Abilene Reporter News, September 23, 1954

Abilene Reporter News

September 23, 1954

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Issue date: Thursday, September 23, 1954

Pages available: 57

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Publication name: Abilene Reporter News

Location: Abilene, Texas

Pages available: 982,852

Years available: 1917 - 1977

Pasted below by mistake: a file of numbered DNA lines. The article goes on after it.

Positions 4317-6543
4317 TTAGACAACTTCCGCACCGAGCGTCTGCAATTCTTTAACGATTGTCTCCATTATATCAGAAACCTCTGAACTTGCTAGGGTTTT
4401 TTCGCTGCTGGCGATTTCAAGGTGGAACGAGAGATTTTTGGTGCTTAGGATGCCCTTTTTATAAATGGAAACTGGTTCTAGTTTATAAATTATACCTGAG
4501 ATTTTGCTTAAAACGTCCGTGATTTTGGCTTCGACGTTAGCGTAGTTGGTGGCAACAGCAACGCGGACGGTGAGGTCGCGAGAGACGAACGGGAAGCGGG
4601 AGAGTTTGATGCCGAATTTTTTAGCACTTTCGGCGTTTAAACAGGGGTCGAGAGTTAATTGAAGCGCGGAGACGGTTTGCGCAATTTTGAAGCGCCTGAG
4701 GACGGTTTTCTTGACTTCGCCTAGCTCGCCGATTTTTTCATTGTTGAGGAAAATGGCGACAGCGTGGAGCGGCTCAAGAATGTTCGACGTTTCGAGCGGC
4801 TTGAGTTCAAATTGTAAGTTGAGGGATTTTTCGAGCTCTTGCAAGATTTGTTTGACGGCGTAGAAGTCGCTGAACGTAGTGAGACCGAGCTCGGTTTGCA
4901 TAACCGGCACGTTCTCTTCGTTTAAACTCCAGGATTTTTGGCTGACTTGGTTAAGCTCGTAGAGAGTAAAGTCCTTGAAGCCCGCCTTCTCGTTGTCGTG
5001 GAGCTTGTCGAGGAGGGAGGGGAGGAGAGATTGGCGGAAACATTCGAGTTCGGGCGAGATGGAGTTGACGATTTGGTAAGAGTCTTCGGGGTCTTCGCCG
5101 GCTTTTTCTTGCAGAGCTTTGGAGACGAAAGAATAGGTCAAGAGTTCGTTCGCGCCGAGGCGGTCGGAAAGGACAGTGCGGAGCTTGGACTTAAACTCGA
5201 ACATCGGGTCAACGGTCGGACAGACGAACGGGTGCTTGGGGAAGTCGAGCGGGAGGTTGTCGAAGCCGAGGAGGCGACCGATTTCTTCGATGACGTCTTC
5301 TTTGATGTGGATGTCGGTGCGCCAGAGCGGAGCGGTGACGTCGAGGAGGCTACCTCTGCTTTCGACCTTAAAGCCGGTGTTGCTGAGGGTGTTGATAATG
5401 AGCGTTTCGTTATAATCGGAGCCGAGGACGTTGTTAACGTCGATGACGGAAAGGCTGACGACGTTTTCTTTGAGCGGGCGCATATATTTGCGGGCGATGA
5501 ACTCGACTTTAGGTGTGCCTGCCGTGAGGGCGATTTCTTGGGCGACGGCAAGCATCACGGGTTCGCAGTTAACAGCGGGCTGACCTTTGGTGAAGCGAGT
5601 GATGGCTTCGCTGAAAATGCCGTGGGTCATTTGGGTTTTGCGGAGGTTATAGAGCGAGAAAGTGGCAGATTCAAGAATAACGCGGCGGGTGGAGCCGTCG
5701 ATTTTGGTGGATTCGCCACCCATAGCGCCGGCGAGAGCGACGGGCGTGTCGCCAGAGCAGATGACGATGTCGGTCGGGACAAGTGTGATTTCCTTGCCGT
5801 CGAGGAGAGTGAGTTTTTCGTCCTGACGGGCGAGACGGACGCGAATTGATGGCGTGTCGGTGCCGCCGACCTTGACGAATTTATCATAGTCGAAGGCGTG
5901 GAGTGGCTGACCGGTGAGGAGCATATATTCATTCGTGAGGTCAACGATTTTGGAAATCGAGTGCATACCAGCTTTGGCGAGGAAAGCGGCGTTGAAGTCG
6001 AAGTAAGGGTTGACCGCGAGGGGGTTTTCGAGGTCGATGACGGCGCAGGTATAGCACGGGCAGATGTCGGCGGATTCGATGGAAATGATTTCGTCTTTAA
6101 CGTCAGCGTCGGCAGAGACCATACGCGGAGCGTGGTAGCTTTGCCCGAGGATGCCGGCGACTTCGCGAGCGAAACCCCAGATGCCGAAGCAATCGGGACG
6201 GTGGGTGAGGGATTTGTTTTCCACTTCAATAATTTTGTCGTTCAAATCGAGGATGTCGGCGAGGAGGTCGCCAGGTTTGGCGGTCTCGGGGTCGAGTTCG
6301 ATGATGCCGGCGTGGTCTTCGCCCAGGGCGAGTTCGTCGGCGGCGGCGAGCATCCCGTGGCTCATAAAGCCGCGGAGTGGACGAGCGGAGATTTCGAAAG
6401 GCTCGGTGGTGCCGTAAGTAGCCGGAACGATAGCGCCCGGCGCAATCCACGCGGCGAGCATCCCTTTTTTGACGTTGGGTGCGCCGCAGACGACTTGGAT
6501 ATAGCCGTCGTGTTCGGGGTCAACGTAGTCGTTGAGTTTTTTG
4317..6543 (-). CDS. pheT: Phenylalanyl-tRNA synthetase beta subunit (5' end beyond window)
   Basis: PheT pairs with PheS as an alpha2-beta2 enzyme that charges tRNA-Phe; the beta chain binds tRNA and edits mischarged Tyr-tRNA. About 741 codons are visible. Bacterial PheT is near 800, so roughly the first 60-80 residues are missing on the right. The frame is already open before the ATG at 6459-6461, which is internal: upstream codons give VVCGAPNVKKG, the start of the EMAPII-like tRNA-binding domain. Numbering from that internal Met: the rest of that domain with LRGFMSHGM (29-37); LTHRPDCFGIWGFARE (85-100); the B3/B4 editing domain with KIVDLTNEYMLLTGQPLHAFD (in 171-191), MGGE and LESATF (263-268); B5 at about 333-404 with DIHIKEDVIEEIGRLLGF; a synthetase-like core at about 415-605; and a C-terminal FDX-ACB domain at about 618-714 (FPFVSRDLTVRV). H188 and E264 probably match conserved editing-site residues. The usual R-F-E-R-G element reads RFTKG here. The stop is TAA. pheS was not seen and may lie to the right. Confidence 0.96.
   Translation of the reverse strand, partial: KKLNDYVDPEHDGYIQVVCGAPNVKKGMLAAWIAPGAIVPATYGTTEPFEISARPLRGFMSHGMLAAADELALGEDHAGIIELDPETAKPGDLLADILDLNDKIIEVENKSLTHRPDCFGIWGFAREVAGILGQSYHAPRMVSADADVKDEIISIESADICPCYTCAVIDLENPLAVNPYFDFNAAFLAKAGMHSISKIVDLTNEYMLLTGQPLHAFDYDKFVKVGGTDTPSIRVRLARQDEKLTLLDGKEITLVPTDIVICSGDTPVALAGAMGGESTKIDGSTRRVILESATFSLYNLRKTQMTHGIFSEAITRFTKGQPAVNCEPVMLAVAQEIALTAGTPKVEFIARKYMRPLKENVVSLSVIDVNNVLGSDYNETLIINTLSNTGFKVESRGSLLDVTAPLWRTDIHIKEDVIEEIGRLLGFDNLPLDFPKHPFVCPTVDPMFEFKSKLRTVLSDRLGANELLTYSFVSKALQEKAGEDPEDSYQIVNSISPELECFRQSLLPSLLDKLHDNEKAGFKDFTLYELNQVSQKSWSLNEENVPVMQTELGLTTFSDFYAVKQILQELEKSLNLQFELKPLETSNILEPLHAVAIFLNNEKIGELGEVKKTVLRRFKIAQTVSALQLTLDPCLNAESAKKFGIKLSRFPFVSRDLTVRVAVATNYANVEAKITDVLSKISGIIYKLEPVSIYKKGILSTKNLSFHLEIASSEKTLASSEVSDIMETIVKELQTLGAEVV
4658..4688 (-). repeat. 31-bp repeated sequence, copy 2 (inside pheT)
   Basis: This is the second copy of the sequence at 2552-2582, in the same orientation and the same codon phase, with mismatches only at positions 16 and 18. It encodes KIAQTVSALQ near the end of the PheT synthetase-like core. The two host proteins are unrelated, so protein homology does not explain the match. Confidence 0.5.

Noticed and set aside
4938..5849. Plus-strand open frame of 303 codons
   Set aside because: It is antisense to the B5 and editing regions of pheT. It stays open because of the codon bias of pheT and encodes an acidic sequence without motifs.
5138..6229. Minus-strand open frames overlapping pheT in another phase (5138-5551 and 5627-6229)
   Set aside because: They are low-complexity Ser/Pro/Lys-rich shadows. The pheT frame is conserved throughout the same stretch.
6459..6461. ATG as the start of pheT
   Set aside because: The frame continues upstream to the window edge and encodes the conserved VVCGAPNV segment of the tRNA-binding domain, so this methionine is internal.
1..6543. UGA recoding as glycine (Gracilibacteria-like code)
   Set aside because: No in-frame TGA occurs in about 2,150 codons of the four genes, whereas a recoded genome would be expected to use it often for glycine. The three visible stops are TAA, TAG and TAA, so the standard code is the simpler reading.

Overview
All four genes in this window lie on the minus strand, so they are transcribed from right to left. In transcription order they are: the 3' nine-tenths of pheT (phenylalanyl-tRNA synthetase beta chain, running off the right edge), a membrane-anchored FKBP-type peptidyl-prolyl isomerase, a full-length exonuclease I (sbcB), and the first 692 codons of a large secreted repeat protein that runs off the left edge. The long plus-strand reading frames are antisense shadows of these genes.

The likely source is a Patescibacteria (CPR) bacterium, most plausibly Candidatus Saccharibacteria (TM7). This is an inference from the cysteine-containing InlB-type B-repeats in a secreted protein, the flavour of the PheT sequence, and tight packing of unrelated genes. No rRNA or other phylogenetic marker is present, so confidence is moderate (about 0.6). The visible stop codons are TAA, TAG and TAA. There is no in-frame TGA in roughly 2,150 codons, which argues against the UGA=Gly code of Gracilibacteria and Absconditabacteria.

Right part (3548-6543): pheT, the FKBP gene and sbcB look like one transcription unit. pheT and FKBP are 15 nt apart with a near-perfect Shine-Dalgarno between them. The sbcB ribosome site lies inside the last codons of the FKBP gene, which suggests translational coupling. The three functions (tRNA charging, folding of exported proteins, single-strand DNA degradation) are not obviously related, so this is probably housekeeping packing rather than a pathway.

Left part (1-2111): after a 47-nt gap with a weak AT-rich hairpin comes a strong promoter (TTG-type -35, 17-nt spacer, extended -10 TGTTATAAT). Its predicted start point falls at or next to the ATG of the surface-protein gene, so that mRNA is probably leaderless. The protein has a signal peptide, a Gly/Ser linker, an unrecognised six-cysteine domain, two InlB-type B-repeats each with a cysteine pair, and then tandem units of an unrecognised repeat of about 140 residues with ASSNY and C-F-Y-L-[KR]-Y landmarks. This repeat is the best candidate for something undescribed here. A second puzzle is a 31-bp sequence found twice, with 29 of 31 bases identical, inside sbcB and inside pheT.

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Abilene Reporter News (Newspaper) - September 23, 1954, Abilene, Texas // ft FAIR, MILD mtt Abilene 3^ei)orter-Betoá EVEN FINAL ii JL xm "WITHOUT OR WITH OFFENSE TO FRIENDS OR FOES WE SKETCH YOUR WORLD EXACTLY AS IT GOES»-Byron VOL. LXXIV, NO. 99 Associated Press (AP) ABILENE. TEXAS. THURSDAY EVENING. "SEFT. 23, 1954-TWENTY-SIX PAGES IN TWO SECTIONj^ PRICE DAILY 5c, SUNDAY lOc Safety Sticker Drive Catches Dozen Autos 27 VENIREMEN LEFT Deadlock Holds Gulf Oil to Shut Down On Gaither Jury The drive which Abilene police began Monday to enforce the vehicle safety inspection law resulted in several tickets by Thursday morning. The ticket office at the police station estimated there were about! a dozen charges filed. Policemen were alerted by Chief C. Z Hallmark to watch for ears which didn’t bear inspection stickers on the windshields. Fine for not having the stickers usually will be $5 upon conviction, ticket officers said. One motorist who received such a ticket was fined $2 due to extenuating circuni.stance.s. Two other tickets have been dismissed. Person.s who received the rest of the tickets still have several days in which to appear in City Court. Each defendant is given 10 days from the date of ticket in which to make an appearance. Acting City Judge Dan Sorrells has .set at $5 the amount of bond for i^rsons wishing to post bond on this offense By GEORGIA NELvSON Heporter-News Staff Writer ANSON. Sept. 23 — The number of jurors selected in the murder trial of Willard F. <BilD Gaither still stood at eight at noon Thursday. That was the same number as there was when a W’ednesday night session ended. The 100th venireman was called at midmorning. Prosecution and defense attorneys questioned 11 veniremen Thursday morning without obtaining any more jurors. Eight of those questioned were excused by the court for various causes. The state challenged one. and the defense used two peremptory challenges. This made a total of 11 peremptories used by the state, and 13 by the defense. Each side is allowed to dismiss 15 veniremen from jury service without slating its reasons. Judge Owen Thomas at noon Thursday said he had given no thought to calling any talesmen, and that he hoped the jury could be completed Thursday afternoon. ' Twenty-seven men remain oiv 2 LETTERS. 5 NUMBERS City to Get New T elephone Numbers All Abilene telephone numbers will be changed in the near future in a nationwide overhauling of numbers to speed up long distance calls. This message was given members of the .Abilene Kiwanis Club at their Wednesday noon luncheon at the Woolen Hotel The speaker was Glen E. Scott of Dallas, public relations man for the Southwestern Bell Telephone Co After the luncheon. George Bn>wn, local manager, estimated that the conversion ot Abilene numbers might begin in 18 to 24 months. But he emphasized that IS just a guess. •All Bell Telephone numbers throughout the I'nited States will be changed to have two letters snd five numbers Abilene now uses five digits. The i'ompnay has just completed changing all numbers in San .Antonio Siott described the mechanical developments the telephone company IS introducing which will make it possible to dial long distance from .Abilene to New York on anywhere in the country without involving an opt'rator. An amazing package unit in Dallas will handle all long distance calls from thi.s area.* switching them to the proper lines and destination. i West Texas and the Panhandle will all be in the same switching * area. When the new system is in oj>eraUon. an Ahilcnian can dial a station in Amrsillo as simply : and quickly as he now dials across town, Scott said. 1    30-Second    Connection I This arrangement will apply on-, ly on station-io-statioD call where i the customer knows the number he IS calling. If a call is person to person, or is collect, or if in-! formation is needed, an operator 1 will still be involved. When the new system is in oj^-eraiion. the average long distance call will go through in 30 seconds or less. Scott Said in 1920 the average call took 14 minutes to complete. This had l>een cut to two minutes in 1930. and to one minute in 1940. When the new system is in ope-rutiun. Scott continued, the cuslo-imer w‘»n’t get ‘'ihe circuit is busy’* answer The switching met'h-anism in Dallas will ktvp casting 1 al>out until U finds some circuit 1 open to the ciU’ called. the special venire list for the selection of the last four jurors. Judge Owen Thomas Thursday again rebuked Defense Attorney Peter Briola of San Antonio for consuming so much time in questioning the prospective jurors. At this point, Briola had spent 30 minutes examining J. L. Morrow'. Hawley pipeline gauger. Briola continued his examination of Morrow nearly 15 minutes after offering two challenges against him: 1) because of the answers Morrow had given to questions on the point of insanity, and 2) the fact that Morrow said he had overheard part of discussions of the case since called as a venireman. Challenges Overruled The court overruled both challenges. and the defense attorney took exceptions to both rulings. Judge Thomas asked Briola if he could not speed up the reading of questions, and eliminate lengthly discussions of answers given. Briola stated that he was doing everything he could to save the time not only of the court, but also the witnesses and veniremen. The first eight jurors were picked from 95 veniremen, Lon Baucom, Anson farmer and laboratory technician at the Onyx refinery, was the eighth juror picked. Attorneys agreed on him at 9:20 p.m. Wednesday night. Fifty - six men were questioned I Wednesday. The court excused 45 for various reasons, and the state used peremptory challenges to dispose of seven. Defense attorney challenged three. Several veniremen said they ; read newspaper accounts of the trial each day since it opened. Judge Thomas had instructed them Monday not to discuss thej case or read news stories about' it. Gaither is charged with murder with malic'c in the June 17 slaying of Abilene Policeman Jimmy Spann. Sweetwater Refinery T I Not Paying Way, Official Reveals SWEETWATER, Sept. 23, (RNS)—Gulf Oil Corp. an- nounced today it will shut down its Sweetwater refinery Nov. 21 “for an indefinite period.” Apparently it meant for all time to come. The action cuts out one of Sweetwater’s largest industries and payrolls. There are now 96 persons on the payroll. The announcement by B. H. Barnes of Pittsburgh, general manager, manufacturing department, confirmed rumors that had been on the streets here some time. The corporation said the action was necessary because the refinery was not paying; its way. Barnes issued the following statement, which also was released simultaneously at noon at the company's headquarters in Pittsburgh: Ike Denounces Public Power Threat to U.L "w ♦    VÎH    sJ FIRST PIHSE OF PROJECT ■— Workmen are pictured as they excavated for foot-iiigs^of a building at North Sixth St. and Mockingbird Lane. The structure was to be built bv Westwood Development Co., of which Arthel Henson is president. Partners in the company are Henson, W. Rufus Siv ley and Nathan Morns. All are building contractors, and are co-operating on the co nstruction. Henson said excavation began the first part of this w^eek. Staff photo by D on Hutcheson) “Gulf Oil Corporation will close;    ^    „    . its Sweetwater refinery Nov. 21 for | MCNARY DAM, Ore. ^Pr^i-an indefinite period. The local re-Eisenhower, carrying his campaign for another Republican Congress into the Pacific North* finery has been operating at a loss for several years. The plant i    r .    ,    ...    .    j    . is not equipped to make fuels for    '»• ; on    conversion    of    local    regions increasing^ high compression en- . fofjp-ai cotpHftfK a threat gines. The decision to close the    'Liv refiner,- here was a difficult one -‘'»'rt'«- 22 Persons Killed As Tank Explodes BITBl'RCi. Germany J*—Bitburg police .said 22 persons were killed ^ near here late today when a U S. i Air Force gasoline storage tank i exploded.    j There was no immediate .Air. Force confirmation. Police saM several persons were injured They said that they did not know whether any of the dead were .Americans. Senate Won't Building Near Reconvene for Several Days School Halted Construction of a business build- j ing near the new high school was Republican;    Thursday    morning by a court order. IN MERKEL SCHOOLS Water Cons Break Classrcom Draught .MERKEL. Sept. 23 - Going out into the hall for a drink is ended at Merkel grade .schools Each clas.sroom now has it’s own can of water, iced When .'vchool started, each .student brought his own water Some still do. Reason for this is that Merkel, 18 miles weft of Abilene, has about half as much water as it needs. School Supt Mack Fisher said Thursday the water barrels are working out pretty well. There ls one in each room of the elemen- ■ tarv schools.    i High school students get their water in the halls. Paper cups, are available for the older students, but eaade schoolers bring their own gia.sses. rres!*ure Boosted FLsher said the sanitation problem is solvwl liy the ciiv turning extra pressure into the sys-t >m hv u.'inc an extra pump Mayor Henry West of Merkel '.ees fast progress on laying 11 miles of 12-inch piix' to Abilene 1* solve the shortage Citizens luive voted $275.(KM) worth of boiuls t» finance the line to carry Abilene water. \n engineer fnim I'arkhill, imth, and Coo|ht of Lublmk was f Merkel this wfck. West said. ’’ le engineer told West that right-oiway was near enough to being iDmpietwPthat survey work could »•'uin by the tir.st of next week Raiding could lu' oinnied in about s \ week.s. West said The original water .system wa.s •'s..ilkMl at Merkel m 1909 In PM9, the city vottHl $ltKl.o<M) in i nids to expand water ifustnbii tan. Fifteen welLs now provide around lOO.OOt) gallons a day. none » which reaches Merkel's lone 0.000 gallon overhead storage f Ilk on the south side. An addl-t onal 50.000 gallons is in a .surface ilortge tank tor tire use. Pressure during the day w a t,*ckle in the lower places in the system. It is almost nothing in the higher places in the city Mayor West said the shortage has been with the city for the pa.st 10 years, but reached a crippling st.ige within the last two During the summer months. ; W est said the city could have i ustHl 2r4i.noo gallons — if it was: available. Rationing In on watering ; and car washing, and tlic city has used rales as high as $1.50 for 1,000 gallons. Is Your Wonf Ad Partner Working With You Today? WASHINGTON -J^ Leader Know land of California advised Senate officers today that'    j r. Black granted to it may be several days before a | £^xy of .Abilene a temporary decision is reached on when the ;    order against Westwo<xl Senate will reconvene to consider \ Development Co. of .Abilene, inc.. proposed censure of Sen, Me- jtg president. .Arthel Henson. Carthy.    Black    set a hearing for Oct. 2 Mark Trice, secretary of the at 10 a.m. on the city’s applica-Senate, gave this statement to lion for a permanent injunction, reporters;    City    Atty.    Alex    Bickley    filed    the Arc you one of the mony persons %*ho has joined in partnership v%ith Wont Ads tor results, or ore you still just v^ishing for results? If your Wont Ad portner isn't v^orking v»ith you, it »irnpfy meons you ore missing 147,683 prospects dotlv for your product, service or need. Even o portion of these prospects could moke o big difference couldn't they^ Why not put this partner t# work for you now. Why not reop profits when It con be done so easily? All you need do is dial 2-7841 ond let the friendly od toker help you frame vour od. Put the wh lie teom to work for more re-ults but do It now Word ads will be received until 4 p.M eoch dov except Soturdoy when 12 00 noon Is dosing time Sooce ods will be token until 1 2 00 noon Fridov. “I have just talked over the telephone with Sen. William Know-land. majority leader, and he informs me that further consultations are necessary before a decision can be reached in regard to the reconvening of the Senate. Several days may be required before a decision is reached in the matter ’    ' Trice had indicated earlier that he was expecting instructions momentarily from Knowland and Sen. j Johnson of Texas, the Democratic \ leader, to issue a fwmal call for 1 the Senate to convene. He waited in his office until late last night to hear from Knowland. The censure resolution, filed by Sen Flanders R-Vi . accuses McCarthy of conduct tending to cast disrepute on the entire Senate. McCarthy declined to say what steps he will take to defend himself in the special session. injunction suit Thursday inorning m Black’s 42nd District Court Both the development company and Henson are named as détendants. The project which the city seeks to prevent is on the west side of Snyder Woman Dies Of Wreck injuries SAN ANGEI.O —Mrs. Ernestine Price James. 26, Snyder housew ife, died in a hospital today of injuries received earlier in an automobile accident near Eden. A son. Melvin, 5. was in a critical condition. Also injured when the pickup truck overturned were her husband. Freddie James: and their other two children, Norris Alton. 6. and Wilhe Rae. 8. North Mockingbird Lane at North Sixth St. It is across the street irom the new Abilene High School. Excavation for the building’s foundation is under way. Permit Denied Henson was denied a city building permit recently for a service station on that property—Lot 23, Block A. Westview’ Park Addition The city bases its injunction suit on the fact that the City Commission is already in the process of annexing the site into the city. An ordinance for the merger was passed on the first reading Sept. 10. Final reading and public hearing will be held Oct. 15. Zoning for Ihe property is set in the ordinance as Zone B, two-family residences, which zone doesn't permit buildings. In asking an injunction. the city attorney said the Henson structure is apparently to be a business building. Area being annexed #»xtends from ; the south line of State St. to the-south line of North Sixth St.. and | from the west line of North Mock-; ingbird Lane to the alley west of Westviev» St. and was made with regret. ‘Relations Cordial’ Our relations with Sweetwater always have been cordial and from the very beginning we have enjoyed the wholehearted cooperation of local government and civic groups. “Gulfs employes have been competent and willing, and we have made plans to provide work, pensions or separation allowances 'for all employes with five or more years of service." While Sweetwater is suffering the loss of a big industry, it has the comfort of having also a big water supply — Oak Creek Lake—which Gult will help to pay for. Sweetwater set out to build a new water supply in 1946, J. C. Pace Jr.. former mayor and commissioner recalled. About 1950 the city dosed a contract with Gulf providing that Gulf would pay a certain stand-by charge over a period of 30 years to help finance the lake. That was at a time when Gulf was planning to expand, not abandon, its refin-eiy here. It needed more water, for the expanded operation. $12,666 Per Month Specific details of the contract cobld not be obtained at mid-morning. But Pace recalled that the stand-by charge was $12.666 67 per "The administration in Washington—and the present leaderfhip in Congress—are unalterably opposed to such malignant growth of bureaucracy,” the President said in v defense of administration policy calling for more local participation in development of the nation’s power resources. Major Address His views on an issue figuring large in the congressional election campaign were set forth in a major address prepared for ceremonies dedicating 286-mlIIion-doI-lar McNary Dam on the Columbia River here. Eisenhower called that huge project—built with federal money —"an example of national responsibility properly assumed by the federal government." Eisenhower, on a four-state flying tour of the Far West, got a rousing welcome on his arrival in this aea last night. Hfe left the summer White House in Denver yesterday afternoon on a three-day trip t^ing him into .Montana, Washington. Oregon and California .Addresses W,066 In Missoula, Mont.. last night, he addressed an applauding audience which police estimated at 30,000 persons. The administration’s basic policy, he said, is that American citizens generally are better quali- month for the first 10 years. That fied to look after themselves “than includes principal and interest and is some bureaucrat in far-off Wash-amounts to roughly a million and > ington” a half dollars.    i    And    that    was    the    main    theme    of Then for the next 20 years Gulf j his McNary dam speech today, is to pay a smaller standby charge Immediately after that speech. See REFINERY. Pg. ll-A. Col. f SUMMER BOWS Henson and associates recently; QUT QUIETLY lost a battle of many months with    ^ the city in their efforts to gain permission to build a sho-'ping center in this same general area. That project was also to be across North Mockingbird Lane from the new-high school The School Board fought against the issuance of the shopping center permit, and the City Commi.ssion denied the permit Si’hool trustees have opposed any business structures adjacent to public schools Leaves for London KAR.ACHI. Pakistan UB-Prime Minister Mohammed Ali left Wednesday by air for Ixindon en route to Washington to meet President Ei.-^enhowor. .%li was accompanied by his wife and officials of the Foreign Ministry Summer bowed out quietly Thursday morning before fall-like temperatures which arrived Tuesday. Official end of summer was 7:56 a.m. Temperatures climbed no higher than 87 degrees Wednesday, and diopped to 57 degrees early Thursday. The high predicted for Thursday was 93 degrees, and continued mild through Friday. Some increasing cloudiness was forecast by the weatherman, but no rain either Thursday or Friday. the president was flying on to Los Angeles where tonight he addresses a big political rally in Hollywood Bowi—part of the Republican drive to maintain control of Congress in the November elections Tomorrow morning in Los Angeles he will speak informally at the annual convention of the American Federation of Labor, which has been critical of the administration. As has been his policy all along in his campaign talks on the road, the President in his McNary dam speech did no out-and-ont plugging for election # GOP candidates for Congress. But he did have kind words for Republican Sen. Gu>’ Cordon of Oregon, who is bidding for reelection m a hard fought contest with Richard L. Neuberger, the democratic candidate. INJUOED IN FALL IHE WEATHEP I »t:iV%KTWVXt or CtiMWKRCK WKATIir.R Bl RK.Vr .XBILKNK .AND XICIMTY F*ur with mild ti*mi>er»tLir«i. »ad Plvmìi14.\ Int'ONMkmg rkHidin««» M.*\imuoi t^mp^raturv toda.v 93 lü-itw», kiiik UvUfM AS    iûgti \ Krwrti> »à d*'«rw Missing NJH Pupil Regains Consciousness, Walks Home OLD W.\TF.R HOLE—First graders in Mrs. Elsie Nash s room at Merkel Elementary School gather at their o\\n version of “ihe old water hole” la their classi’ooiu. Be* cause of the city’s water shortage, each classr^m in the grade school has its iced water can (Staif Photo by Don Hutcheson) NORTH CKNTH XI. TEX.XS >'*ir »»d l-hur».!*.' aviiht Fr*d«y. pmniy fkiuti,' « luUif Lwl<*r in mtrthw«« Utie F"!!-d«,' W»T TKXAS Kn«-. • lull* 'inirnwr, wuK-li SL'*Ui*wl lhund«‘isho\»qMr» t;WST TFX.XS CU'Ar to t>*itb ikHntJ. wnrmor i» iiKeiKu Thursday nt«ht SULTH CENTH.XL TK\.x>    Parilj rkMxO. viidrLv    Uwo'«Txhowm TrMPKRAtt ass Ttiurs. X XI ..    I;»    .    -    t>4 J;«l    M .    .    3.»    « ......    4;»    a: ________5..X0    ...... «> ......   ..    57 ,    ...    f.j»    ............ ......•»     ..... 73 •      ,.77 . ... ia:3U    ...    ^79 ..    «:»    . .    t2 tt:3t    M Jim Bob Gray, 13. didn’t know him a few minutes, the boy w^-it. but he played hide-and-seek dered away from school to the Wtxlnesday afternoon    nearby field. While the police department. He found the hay slack wd ; school officials and his father! crawled on top oMt When Jim i wrnbed a field for the boy. Jim Bob could not be found at school. a hay Wfd P M $3 ««> •7 I Bob was unconscious atop I stack in the same field. He is a son of Mr. and Mrs. U R Gray. 1664 Mesquite St The North Junior High School i student had slipt>ed on a bar of ! sixap in a shower at school hitting his head the police department was called in on the search. The boy regained consciousness after the searchers had given up on the field. He walked home— ali>ne Jim Bob was taken to Hendrick Memorial Hospital. His physician St B»rt*m«4w    *t    !t    S.*    p.m » ÎS KfUUvt humi<nt> «I i; » p m W>" Huck »»a k>i* UinMratur*» (or 34 )i •luiad at t;3t ft.ra R aad ST 6otus D ized by the blow. he couldn’t i said he had suffered a mild cere-even remember where his locker I bra! concussion.    ^ ^ was. Schoolmates helped him, Thursday morning the d^ dress and told the school nurse said the lad was doing just fine. abtml the accident. The nurse told Jim Bob she d take turn hflane. but when she toil but would be kept in the hospital for observation for about two days. ;